Had to repost this from the International Business Times. India is easily in my top three favourite countries of the world – I just love it: the people, the food, the colours; so when I saw this I was blown away by such an inspirational story…
Villages like Piplantri in Rajasthan state of India have a story quite different from the more popular, abused and ill-treated ‘India’s daughter’.
Here, every time a girl child is born, 111 trees are planted in celebration and taken care of.
For the child, the villagers contribute a total sum of Rs 21,000 (£226) which is put aside along with a parental sum of Rs 10,000 (£108) in a fixed deposit in the bank. The sum is availed of when the girl turns 20.
The parents sign an affidavit to provide the child with education and not marry her off before the legal age.
The practice was started by a resident Shyam Sundar Paliwal who lost his daughter at a young age in 2007.
In six years, Piplantri has planted over a quarter of a million trees, 111 for each girl child born and 11 for each person who dies, writes Folomojo.
The programme has had an impact on every part of the community of 8,000. The village is green, attitudes towards women have changed, crime has reduced and the tree care has provided an economic opportunity.
The villagers collectively nurture the trees and plant aloe vera plants to protect it from termites. The trees and plants are harvested for medicinal products.
Reportedly, there have been no police cases in the village in the last seven to eight years.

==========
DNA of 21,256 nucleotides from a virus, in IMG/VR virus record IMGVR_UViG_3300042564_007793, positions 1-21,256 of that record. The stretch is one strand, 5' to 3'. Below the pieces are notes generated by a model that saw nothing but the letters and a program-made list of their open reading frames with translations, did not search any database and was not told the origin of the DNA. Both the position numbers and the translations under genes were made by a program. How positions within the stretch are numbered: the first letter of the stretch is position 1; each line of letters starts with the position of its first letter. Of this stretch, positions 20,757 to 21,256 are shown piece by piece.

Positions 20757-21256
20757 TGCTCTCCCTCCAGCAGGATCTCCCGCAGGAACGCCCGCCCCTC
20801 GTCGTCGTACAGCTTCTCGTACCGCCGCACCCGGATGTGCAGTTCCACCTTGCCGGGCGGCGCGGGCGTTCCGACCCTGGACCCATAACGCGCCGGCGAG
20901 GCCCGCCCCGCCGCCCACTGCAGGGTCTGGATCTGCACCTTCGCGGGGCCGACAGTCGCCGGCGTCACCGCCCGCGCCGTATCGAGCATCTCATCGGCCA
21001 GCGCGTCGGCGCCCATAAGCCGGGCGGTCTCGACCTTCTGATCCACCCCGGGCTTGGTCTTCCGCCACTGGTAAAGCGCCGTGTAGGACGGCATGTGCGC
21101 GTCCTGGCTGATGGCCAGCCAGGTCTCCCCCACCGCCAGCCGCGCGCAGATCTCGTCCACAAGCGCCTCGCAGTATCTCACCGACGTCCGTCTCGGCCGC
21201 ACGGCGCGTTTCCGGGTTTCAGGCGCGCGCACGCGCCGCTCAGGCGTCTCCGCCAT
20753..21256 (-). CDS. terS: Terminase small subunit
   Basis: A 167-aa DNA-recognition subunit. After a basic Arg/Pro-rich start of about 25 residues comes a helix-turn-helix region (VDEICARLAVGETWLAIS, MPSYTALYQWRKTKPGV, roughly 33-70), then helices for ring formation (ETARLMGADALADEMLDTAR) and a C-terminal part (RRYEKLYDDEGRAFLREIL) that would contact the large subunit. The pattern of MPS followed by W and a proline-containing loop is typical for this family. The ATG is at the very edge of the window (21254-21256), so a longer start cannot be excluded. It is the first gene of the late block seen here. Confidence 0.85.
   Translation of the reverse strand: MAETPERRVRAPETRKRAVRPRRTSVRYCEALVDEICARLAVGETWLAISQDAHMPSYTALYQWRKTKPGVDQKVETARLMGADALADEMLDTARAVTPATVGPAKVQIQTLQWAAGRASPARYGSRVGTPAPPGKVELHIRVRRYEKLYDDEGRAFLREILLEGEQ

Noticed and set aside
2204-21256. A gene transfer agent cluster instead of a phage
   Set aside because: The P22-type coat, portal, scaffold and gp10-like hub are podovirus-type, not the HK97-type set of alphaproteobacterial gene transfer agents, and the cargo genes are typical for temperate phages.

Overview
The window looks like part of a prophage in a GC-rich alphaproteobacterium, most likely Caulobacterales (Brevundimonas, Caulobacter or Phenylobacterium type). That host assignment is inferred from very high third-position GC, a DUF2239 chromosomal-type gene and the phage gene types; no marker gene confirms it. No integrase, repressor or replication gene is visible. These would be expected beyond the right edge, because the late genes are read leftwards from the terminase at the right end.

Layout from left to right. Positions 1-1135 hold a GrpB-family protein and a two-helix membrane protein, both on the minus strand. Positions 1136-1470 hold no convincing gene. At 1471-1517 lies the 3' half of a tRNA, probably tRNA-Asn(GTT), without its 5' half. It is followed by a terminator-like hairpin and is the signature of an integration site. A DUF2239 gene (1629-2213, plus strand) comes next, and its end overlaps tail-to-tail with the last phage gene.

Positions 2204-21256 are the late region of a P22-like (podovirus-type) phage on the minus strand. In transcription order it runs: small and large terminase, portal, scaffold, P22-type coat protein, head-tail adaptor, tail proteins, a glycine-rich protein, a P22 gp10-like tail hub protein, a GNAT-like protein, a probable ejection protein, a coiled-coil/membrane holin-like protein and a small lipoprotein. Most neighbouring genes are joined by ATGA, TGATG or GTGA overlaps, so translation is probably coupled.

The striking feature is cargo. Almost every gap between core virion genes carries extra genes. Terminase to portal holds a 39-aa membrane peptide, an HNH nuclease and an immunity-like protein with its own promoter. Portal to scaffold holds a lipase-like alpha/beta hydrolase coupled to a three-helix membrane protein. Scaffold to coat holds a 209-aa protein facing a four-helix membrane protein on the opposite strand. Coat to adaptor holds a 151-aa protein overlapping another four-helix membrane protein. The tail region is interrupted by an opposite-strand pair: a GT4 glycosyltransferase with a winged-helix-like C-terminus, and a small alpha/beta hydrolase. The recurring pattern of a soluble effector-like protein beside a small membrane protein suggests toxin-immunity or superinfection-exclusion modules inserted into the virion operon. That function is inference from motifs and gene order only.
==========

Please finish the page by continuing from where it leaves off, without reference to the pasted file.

Piplantri is also the only village in India with its own website and Facebook page (but presently facing a band overload issue). It has been awarded India’s Nirmal Gram Award for clean village.
Rajasthan is a state like many others in India with a skewed sex ratio showing 928 women for every 1000 men in the 2011 census, thanks to a bias for the male child.
Midwives and sex-determination centres have in the past aided the practice of female foeticide [abortion] but things are changing with social initiatives seeing village heads taking a tough stance.
Today, many villages like Piplantri are celebrating the birth of a baby girl in much the same way as the male child.
The expense of the celebrations is often borne by the panchayat (village council).
Luhavad village is more conservative than Piplantri and plants one tree for every girl child born while Budania village plants a 100 for each.
Winds of change are blowing in with women taking an active role in empowerment in many remote parts of the country.
While the more strident Gulabi Gangs have taken to sticks and violent ways to punish the errant men, there are also organisations like Masum working to declare villages free of child marriage, a bane in rural India even today.
The social fabric of caste conflicts often force parents into marrying away their female progeny for reasons of safety. The girl child often ends up discontinuing education and getting married before 15.
Piplantri is leading the change for India’s daughters.